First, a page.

This beautiful network of lakes, marshes and lagoons is found southeast of Melbourne. The lakes are a result of alluvial deposition of sediment brought in by the rivers which flow into the lakes and also the action of sea currents in Bass Strait which have cut off the river deltas from the sea. The region is protected by the International Ramsar Convention on wetlands and is a key habitat for Black Swans, Chestnut Teals, Musk Ducks, as well as Fairy Terns. There are approximately 400 indigenous flora species and 300 native fauna species, with Swamp Wallabies, Eastern Grey Kangaroos, Echidnas, Wombats, Crimson and Eastern Rosellas, lorikeets, cormorants, pelicans, Eastern Yellow Robins, Grey Fantails and thornbills commonly seen in the area. Banksia and peppermint are typical of open woodland vegetation with forests largely of manna gum, while on lower-lying areas stands of swamp paperbark provide a dense canopy.
Geologists believe that the Australian Alps are the remnants of the edge of a rift valley. As sections of crust dropped down along faults, newly formed watercourses eroded steep valleys as they flowed towards the sea. This has resulted in a diversity of forest ecosystems that is in a class of its own. The Snowy River region is extremely diverse, suddenly changing from giant Alpine Ash forests to rugged dry rain shadow woodlands with native cypress pines and spectacular summer wildflower displays.
Further east, the Errinundra Plateau is dominated by wet old growth forests and Mountain Plum Pine, some specimens of which are over 400 years old. The Plateau’s wet eucalypt forests are predominately Shining Gum and Cut-tail Gums, and include giant trees that are many hundreds of years old. These mighty forests are critical sanctuaries for countless species including Superb Lyrebirds, Yellow-bellied and Greater Gliders, King Parrots, Eastern Whipbird, Powerful Owls, Satin Bowerbirds, robins and many honeyeater species.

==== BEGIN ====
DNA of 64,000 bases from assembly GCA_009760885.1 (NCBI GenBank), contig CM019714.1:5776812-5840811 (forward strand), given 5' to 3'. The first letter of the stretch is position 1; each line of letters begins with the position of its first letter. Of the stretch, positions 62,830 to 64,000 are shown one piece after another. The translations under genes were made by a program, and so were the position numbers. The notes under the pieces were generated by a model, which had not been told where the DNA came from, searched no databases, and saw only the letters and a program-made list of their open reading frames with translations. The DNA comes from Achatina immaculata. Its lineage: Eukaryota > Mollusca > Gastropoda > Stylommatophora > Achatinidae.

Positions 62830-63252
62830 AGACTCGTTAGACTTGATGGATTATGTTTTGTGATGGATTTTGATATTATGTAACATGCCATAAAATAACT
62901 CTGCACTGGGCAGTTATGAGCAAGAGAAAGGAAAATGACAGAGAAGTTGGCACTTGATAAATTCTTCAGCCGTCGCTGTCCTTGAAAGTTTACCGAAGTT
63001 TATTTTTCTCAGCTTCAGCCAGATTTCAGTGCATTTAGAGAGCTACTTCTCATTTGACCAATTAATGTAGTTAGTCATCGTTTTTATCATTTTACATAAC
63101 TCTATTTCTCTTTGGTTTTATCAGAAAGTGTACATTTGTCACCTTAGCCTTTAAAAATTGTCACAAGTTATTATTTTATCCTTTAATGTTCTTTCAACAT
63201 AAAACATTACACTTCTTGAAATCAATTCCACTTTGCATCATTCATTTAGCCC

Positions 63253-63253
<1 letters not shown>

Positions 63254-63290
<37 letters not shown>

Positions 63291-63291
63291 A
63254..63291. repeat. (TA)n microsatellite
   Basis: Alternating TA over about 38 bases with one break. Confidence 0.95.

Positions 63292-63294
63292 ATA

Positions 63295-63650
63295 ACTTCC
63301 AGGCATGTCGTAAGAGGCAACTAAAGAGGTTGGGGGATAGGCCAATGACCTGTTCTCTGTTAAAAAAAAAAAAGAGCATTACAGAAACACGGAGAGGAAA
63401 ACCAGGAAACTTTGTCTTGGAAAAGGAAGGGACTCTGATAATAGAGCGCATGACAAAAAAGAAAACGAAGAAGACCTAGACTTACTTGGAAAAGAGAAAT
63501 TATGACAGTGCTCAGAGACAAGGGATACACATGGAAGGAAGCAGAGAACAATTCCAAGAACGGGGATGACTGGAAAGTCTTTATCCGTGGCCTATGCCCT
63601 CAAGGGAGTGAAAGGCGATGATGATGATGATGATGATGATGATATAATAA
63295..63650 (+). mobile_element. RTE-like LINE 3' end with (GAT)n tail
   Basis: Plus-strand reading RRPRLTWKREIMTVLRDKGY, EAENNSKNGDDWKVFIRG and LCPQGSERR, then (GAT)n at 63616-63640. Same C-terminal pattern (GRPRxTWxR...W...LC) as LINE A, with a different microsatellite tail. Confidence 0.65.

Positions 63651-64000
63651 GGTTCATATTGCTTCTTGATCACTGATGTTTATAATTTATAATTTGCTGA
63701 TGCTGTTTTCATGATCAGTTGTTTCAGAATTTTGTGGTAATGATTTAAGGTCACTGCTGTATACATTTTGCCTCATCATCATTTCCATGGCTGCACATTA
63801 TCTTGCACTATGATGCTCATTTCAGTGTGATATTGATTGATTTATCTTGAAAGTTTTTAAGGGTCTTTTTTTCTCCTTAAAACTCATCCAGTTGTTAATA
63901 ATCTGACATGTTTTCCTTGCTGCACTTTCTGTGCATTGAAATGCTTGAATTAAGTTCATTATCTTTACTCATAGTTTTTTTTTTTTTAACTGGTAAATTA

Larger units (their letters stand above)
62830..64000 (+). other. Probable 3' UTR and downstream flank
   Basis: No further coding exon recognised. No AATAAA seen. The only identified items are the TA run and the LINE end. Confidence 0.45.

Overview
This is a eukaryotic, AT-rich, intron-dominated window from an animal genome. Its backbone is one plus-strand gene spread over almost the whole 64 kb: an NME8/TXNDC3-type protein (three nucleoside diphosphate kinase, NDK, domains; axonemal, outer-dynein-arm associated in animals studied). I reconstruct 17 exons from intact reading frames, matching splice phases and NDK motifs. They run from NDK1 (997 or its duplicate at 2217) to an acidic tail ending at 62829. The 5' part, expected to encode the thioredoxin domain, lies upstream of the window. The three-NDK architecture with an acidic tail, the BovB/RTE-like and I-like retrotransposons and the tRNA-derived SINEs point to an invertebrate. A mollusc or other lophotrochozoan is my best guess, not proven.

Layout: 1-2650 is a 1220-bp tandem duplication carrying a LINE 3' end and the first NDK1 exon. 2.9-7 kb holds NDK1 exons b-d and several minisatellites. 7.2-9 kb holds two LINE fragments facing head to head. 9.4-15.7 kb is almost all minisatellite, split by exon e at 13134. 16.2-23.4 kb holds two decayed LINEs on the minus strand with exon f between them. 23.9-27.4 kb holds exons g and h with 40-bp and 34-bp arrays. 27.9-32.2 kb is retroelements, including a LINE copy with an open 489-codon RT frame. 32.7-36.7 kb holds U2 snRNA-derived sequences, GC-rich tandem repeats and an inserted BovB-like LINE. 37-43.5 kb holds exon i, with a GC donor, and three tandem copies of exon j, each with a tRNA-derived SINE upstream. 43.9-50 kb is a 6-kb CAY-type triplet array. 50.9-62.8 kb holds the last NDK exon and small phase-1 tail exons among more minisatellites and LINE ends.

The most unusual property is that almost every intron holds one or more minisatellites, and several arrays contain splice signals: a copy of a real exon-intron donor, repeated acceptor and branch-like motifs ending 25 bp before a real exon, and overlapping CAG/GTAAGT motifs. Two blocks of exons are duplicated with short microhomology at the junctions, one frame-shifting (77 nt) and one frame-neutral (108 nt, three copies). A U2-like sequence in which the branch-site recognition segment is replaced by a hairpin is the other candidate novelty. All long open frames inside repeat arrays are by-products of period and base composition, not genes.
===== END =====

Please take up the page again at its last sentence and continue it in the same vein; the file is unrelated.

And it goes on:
The rivers of East Gippsland are short and turbulent streams beginning in waterfalls and ending in lazy, broad estuaries often blocked by sand from reaching the sea. Most are fringed with cool or warm temperate rainforests, resulting in incredibly diverse flora and fauna offerings. The major river basins of the Mitchell, Tambo and Nicholson drain into the Gippsland Lakes, whilst further east the Snowy River and several smaller stream catchments, including the Thurra, Wingan, Genoa, Bemm River and Cann River, enter the Tasman Sea. Vegetation along the spectacular rivers and gorges include papery-barked kanooka trees, lilly-pillys, ferns, mosses, vines, and lianas, whilst in the drier areas, wattle and eucalypt are very common. There are abundant opportunities to spot songbirds, parrots, bushbirds, waterbirds, wallabies, Lace Monitors and Gippsland Water Dragons.